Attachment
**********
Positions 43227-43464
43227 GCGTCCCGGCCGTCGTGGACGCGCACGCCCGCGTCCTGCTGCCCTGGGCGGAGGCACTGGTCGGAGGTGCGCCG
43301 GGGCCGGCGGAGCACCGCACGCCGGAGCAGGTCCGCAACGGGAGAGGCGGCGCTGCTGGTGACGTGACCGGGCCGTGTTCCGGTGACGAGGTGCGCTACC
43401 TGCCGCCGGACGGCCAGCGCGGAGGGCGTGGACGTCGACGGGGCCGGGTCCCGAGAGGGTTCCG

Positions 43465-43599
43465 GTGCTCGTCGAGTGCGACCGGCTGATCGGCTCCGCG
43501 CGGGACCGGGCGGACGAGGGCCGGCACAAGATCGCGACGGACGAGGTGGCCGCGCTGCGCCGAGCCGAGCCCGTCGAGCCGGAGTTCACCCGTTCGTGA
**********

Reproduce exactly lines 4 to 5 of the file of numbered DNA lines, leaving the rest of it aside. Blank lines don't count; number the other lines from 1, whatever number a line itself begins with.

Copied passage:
43401 TGCCGCCGGACGGCCAGCGCGGAGGGCGTGGACGTCGACGGGGCCGGGTCCCGAGAGGGTTCCG

Positions 43465-43599